• Predict user trends on ecommerce websites. 
  • Understand how different independent variables affect an outcome. . 

Unsupervised machine learning in analytics

Unsupervised machine learning models are trained on raw or unlabelled data. Models are used to identify the trends and patterns within this raw data, so in practice unsupervised machine learning is a popular technique in data analytics. Unsupervised machine learning will process data without direct human oversight. A human will set the hyperparameters of the model, but in unsupervised machine learning the model will learn from the unlabelled data itself. 

Unsupervised machine learning models have two popular applications, both of which are important elements of machine learning in data analytics. Unsupervised machine learning is often used to either cluster raw data, or to understand association rules between different variables. Both applications help organisations understand the relationships between data points within raw data. 

The first application is clustering, which is a popular use of unsupervised machine learning models. Clustering is the grouping of data into similar categories, based on the data point relationships within the dataset. This approach can help group similar data points in unlabelled data, helping organisations gain efficient insight into raw data. This approach is also an important part of initial exploratory data analysis, as it helps data scientists understand the innate groupings within the data.  

Clustering is often a technique that’s leveraged early in the machine learning model lifecycle. It may even be an initial step in cleaning and labelling data for supervised machine learning models. By clustering data, the model can also be used to highlight data points that sit beyond normal expected groupings. This makes clustering a key part of detecting outliers and anomalies in datasets, an important part of ensuring data quality during analysis.  

The second major use case for unsupervised machine learning in analytics is in identifying association rules. This is the discovery of how data features relate and connect with other features, helping to map the relationship between different data points. This approach is already a major part of recommendation systems on ecommerce sites or streaming services. It can help organisations understand the habits or related interests of customers and users, so is a key way of gaining insight into data in marketing or campaign management domains. 

Examples of unsupervised machine learning in data analytics includes: 

  • Performing initial exploratory data analysis to understand trends and relationships within raw data. 
  • Clustering unlabelled datasets into distinct groupings, such as audience segmentation in marketing lists. 
  • Detecting outliers and anomalous data. 
  • Automatically surfacing trends within raw data. 
  • Understanding the relationship between different features within data. 

Examples of machine learning in data analytics

Organisations are increasingly leveraging their customer or performance data to improve services and products. The strategy behind business analytics might focus on competitor analysis or customer trends, with the aim to improve and optimise the organisation’s services. Traditionally, data analysts would manually explore the data to answer questions or create forecasts. Increasingly, machine learning is being used to supercharge this analysis.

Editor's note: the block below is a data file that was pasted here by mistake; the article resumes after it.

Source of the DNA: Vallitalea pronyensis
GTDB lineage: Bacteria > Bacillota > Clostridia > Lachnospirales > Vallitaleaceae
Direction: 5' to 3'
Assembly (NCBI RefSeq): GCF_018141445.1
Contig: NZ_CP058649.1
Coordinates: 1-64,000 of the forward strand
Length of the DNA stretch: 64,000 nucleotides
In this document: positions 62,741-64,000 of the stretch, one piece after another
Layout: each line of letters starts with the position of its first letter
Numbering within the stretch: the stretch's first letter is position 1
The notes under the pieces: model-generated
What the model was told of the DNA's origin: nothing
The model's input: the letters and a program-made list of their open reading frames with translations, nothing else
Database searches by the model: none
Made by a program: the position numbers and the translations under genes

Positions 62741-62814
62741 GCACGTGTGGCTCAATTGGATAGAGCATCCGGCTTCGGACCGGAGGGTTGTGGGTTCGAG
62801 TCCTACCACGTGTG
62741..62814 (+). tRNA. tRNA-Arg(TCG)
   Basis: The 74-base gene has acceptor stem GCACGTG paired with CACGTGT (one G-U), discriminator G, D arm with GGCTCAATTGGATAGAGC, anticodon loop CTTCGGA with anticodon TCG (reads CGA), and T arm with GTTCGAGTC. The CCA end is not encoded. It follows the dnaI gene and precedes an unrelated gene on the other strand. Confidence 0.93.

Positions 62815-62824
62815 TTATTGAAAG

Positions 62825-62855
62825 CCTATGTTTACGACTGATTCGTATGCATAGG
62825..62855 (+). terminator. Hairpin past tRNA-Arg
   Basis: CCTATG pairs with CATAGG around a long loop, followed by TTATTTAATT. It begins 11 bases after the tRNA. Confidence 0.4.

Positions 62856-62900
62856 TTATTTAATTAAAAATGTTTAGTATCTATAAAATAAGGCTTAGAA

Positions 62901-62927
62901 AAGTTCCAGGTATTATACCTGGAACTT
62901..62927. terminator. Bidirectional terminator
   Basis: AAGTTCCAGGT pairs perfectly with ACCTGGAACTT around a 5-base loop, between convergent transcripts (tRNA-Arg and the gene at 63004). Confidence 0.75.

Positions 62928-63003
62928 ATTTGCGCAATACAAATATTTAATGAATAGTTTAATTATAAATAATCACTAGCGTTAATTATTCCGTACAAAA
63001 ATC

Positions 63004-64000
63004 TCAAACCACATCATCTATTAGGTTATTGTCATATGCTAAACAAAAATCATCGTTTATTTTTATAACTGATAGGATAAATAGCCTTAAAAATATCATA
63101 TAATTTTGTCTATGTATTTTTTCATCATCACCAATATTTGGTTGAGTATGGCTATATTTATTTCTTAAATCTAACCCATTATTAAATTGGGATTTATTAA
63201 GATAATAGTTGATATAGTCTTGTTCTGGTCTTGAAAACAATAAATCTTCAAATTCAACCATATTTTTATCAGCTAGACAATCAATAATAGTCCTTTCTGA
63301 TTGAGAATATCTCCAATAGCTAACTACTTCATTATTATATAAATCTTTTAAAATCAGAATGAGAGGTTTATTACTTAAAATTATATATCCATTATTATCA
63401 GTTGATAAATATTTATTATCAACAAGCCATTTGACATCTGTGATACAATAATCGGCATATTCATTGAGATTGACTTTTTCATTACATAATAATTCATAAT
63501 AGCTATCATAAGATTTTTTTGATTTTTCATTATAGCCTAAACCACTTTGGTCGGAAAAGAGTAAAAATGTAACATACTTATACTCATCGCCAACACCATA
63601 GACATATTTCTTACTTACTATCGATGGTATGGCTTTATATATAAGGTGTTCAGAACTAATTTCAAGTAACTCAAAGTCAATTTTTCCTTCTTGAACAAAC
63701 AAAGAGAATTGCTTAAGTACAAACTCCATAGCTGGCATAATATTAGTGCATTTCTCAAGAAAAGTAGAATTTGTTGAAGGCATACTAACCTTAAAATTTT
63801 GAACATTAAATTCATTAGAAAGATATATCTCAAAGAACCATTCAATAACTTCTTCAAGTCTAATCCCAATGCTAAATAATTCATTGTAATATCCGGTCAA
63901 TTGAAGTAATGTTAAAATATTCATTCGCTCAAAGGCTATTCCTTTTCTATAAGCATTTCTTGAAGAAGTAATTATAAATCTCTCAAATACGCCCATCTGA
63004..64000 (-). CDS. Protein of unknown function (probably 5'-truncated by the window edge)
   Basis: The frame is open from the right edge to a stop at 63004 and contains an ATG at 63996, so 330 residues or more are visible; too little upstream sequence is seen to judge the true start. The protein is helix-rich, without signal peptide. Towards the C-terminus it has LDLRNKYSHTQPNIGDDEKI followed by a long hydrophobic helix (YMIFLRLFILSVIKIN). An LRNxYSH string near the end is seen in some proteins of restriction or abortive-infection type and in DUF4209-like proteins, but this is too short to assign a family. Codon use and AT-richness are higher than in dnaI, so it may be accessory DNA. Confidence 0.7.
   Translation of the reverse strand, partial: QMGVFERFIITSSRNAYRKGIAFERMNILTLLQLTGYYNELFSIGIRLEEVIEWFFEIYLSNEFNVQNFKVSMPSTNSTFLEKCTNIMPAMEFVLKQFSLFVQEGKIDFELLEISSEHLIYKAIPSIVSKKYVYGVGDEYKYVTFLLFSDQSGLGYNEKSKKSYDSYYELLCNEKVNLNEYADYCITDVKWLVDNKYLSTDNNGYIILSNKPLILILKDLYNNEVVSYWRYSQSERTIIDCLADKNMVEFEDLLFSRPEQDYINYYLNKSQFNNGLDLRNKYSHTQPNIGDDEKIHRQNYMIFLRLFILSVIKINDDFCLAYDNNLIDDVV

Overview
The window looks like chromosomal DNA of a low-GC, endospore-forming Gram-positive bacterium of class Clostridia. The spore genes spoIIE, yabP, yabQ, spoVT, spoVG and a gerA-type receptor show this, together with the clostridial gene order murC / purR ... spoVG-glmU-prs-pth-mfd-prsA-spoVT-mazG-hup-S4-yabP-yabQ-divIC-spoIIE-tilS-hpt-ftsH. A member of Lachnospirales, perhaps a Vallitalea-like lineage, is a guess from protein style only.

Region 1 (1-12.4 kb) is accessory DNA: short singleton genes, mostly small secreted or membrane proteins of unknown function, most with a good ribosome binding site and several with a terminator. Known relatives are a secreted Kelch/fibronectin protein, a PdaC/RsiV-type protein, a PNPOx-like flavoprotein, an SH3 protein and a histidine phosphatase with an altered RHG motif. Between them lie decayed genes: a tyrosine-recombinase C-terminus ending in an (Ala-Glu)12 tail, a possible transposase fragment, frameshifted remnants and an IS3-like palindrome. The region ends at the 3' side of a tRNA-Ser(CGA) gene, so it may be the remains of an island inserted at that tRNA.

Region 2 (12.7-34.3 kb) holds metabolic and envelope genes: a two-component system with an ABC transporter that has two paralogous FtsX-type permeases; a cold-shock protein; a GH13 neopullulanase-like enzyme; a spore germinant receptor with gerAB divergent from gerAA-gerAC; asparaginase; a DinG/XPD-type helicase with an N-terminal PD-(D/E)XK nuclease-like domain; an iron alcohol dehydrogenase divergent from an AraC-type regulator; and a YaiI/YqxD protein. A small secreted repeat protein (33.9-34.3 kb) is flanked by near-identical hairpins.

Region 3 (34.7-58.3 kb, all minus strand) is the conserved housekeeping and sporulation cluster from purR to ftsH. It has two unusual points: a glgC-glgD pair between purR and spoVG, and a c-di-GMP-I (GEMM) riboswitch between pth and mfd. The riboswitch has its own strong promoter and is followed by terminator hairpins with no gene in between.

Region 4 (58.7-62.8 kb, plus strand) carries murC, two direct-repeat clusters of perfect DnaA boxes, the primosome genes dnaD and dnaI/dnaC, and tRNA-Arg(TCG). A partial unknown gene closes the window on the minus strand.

Machine learning algorithms already form a key part of many data analytics software, helping organisations make data-led decisions. Algorithms can identify and surface trends on dashboards in real time, identifying success stories within campaigns.  

Common examples of machine learning in data analysis include the segmentation of users, providing insight into campaign performance, or even analysing health trends in the general public. In all of these examples, machine learning is performing tasks with much more efficiency than a human equivalent. Machine learning is fast becoming a major part of modern life, and it’s already integral to many data analytics solutions and approaches. Examples of the use of machine learning in analytics include: 

  • The automatic segmentation of user or customer data in marketing platforms. Machine learning can segment users data using features like interests, search history, or behaviour. Analysis of customer behaviour within these related groupings can provide organisations with granular insight to make data-led decisions. 
  • Live and reactive insights on campaign performance in a range of digital settings. A social media algorithm may provide insight into the optimum time for posting or engagement, or may populate a dashboard with background to campaign’s success or failure. 
  • Filling gaps in data through machine learning algorithms. Machine learning is being harnessed by the new generation of Google Analytics software to fill gaps in user data. Changes in data privacy laws have caused a drop in user data through opting out of tracking. Machine learning is being leveraged to fill the gap by predicting untracked user data. 

Machine learning deployment for every organisation